The Minister for Health, Dr. Jane Aceng (pictured) has warned both private and government health facilities against selling donated blood to patients, reiterating that Government declared blood free of charge in the country.
The Minister was responding to questions raised by Aruu County MP, Odonga Otto tasking the Ministry to explain why health facilities around the country are selling donated blood to unsuspecting patients.
Aceng said that the Ministry isn’t in position to deny the allegations because the process of blood collection and supply still requires refinement and digitization for better tracking and accountability.
The Minister affirmed that Government policy stipulates that blood issued to both Government and private hospitals must be given FREE to patients in need of blood and anyone found selling it to patients is liable to prosecution in the courts of law.
In a statement issued to Parliament yesterday, Aceng called on Ugandans to furnish the Ministry with proof of being charged for blood, stating that it is possible that some health workers may demand for payment for blood.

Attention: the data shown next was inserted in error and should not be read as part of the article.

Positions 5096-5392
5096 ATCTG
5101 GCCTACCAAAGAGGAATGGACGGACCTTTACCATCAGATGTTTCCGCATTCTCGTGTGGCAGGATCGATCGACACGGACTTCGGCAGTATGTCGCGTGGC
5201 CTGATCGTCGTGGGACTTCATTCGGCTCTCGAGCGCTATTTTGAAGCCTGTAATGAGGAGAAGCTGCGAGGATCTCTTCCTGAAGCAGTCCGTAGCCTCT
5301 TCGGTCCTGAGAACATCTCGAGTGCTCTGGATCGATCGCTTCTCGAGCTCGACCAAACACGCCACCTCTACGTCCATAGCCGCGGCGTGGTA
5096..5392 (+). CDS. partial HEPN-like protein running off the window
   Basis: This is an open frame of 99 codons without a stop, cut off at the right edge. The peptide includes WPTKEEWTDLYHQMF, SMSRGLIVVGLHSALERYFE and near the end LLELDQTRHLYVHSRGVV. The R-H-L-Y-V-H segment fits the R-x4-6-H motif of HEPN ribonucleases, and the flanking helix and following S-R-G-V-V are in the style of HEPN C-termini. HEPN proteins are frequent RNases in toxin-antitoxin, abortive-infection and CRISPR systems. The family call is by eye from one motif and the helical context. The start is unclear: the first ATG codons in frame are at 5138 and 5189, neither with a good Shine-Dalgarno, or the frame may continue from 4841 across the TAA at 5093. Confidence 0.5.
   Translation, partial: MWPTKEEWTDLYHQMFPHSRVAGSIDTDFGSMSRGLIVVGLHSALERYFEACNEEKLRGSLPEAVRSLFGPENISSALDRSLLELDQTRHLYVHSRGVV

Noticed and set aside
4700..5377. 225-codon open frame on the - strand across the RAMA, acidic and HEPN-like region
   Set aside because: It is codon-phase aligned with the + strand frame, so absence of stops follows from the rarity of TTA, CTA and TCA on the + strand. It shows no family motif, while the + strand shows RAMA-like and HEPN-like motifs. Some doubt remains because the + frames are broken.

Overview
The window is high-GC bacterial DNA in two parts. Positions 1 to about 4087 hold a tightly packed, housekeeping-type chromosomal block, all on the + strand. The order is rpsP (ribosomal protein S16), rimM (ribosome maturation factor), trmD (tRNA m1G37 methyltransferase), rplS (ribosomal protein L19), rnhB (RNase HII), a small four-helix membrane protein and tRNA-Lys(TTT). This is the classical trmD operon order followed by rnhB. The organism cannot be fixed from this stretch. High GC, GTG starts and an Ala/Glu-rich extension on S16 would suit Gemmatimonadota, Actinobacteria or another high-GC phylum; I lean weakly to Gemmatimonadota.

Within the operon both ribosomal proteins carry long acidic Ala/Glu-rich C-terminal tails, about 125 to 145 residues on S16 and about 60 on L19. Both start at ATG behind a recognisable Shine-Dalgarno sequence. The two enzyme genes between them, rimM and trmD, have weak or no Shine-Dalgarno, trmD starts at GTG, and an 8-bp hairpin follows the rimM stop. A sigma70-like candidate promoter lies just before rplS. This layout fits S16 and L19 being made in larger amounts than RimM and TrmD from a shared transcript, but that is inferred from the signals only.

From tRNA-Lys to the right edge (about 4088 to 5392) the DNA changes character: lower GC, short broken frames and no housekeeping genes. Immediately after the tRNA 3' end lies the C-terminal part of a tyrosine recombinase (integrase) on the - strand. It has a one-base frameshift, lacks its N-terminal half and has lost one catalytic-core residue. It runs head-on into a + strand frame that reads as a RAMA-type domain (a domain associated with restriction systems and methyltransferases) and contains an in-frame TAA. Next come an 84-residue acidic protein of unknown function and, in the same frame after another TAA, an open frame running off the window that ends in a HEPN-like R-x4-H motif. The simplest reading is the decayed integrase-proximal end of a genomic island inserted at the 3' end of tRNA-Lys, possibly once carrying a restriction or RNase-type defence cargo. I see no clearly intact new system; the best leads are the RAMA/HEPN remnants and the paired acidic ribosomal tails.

The Minister added that while blood itself is free, private hospitals do charge for processes that must be carried out before the transfusion that includes grouping and cross matching to establish the patient’s blood group and hence the correct blood for transfusion.
The Minister noted that patients are likely to be charged for blood because the service comes with other consumables like cotton, gauze, disinfectants, cannulas and sterile supplies. She added that some public hospitals may also request patients to buy these items in the event that stocks run out.
Aceng said there’s blood shortage across the country which she attributed to the failure to collect blood from Regional Blood banks by many health care facilities due to Transport budgetary constraints.
She added that most of the health care facilities are unaware of their weekly, monthly, yearly blood requirements which greatly hinder the planning process by Uganda Blood Transfusion Services and in incidences where health facilities make orders for more blood, this leads to blood expiring in their facilities.
Aceng said the Ministry of Health is set to develop a digitalized system of tracking blood from collection point to the beneficiary, saying this will help give better statistics on blood consumption and wastage in the country.
The national blood demand is estimated at 400,000 units of blood annually, but Uganda Blood Transfusion Services is only in position to collect 300,000 of blood per year which translates into 85% hospital blood demands.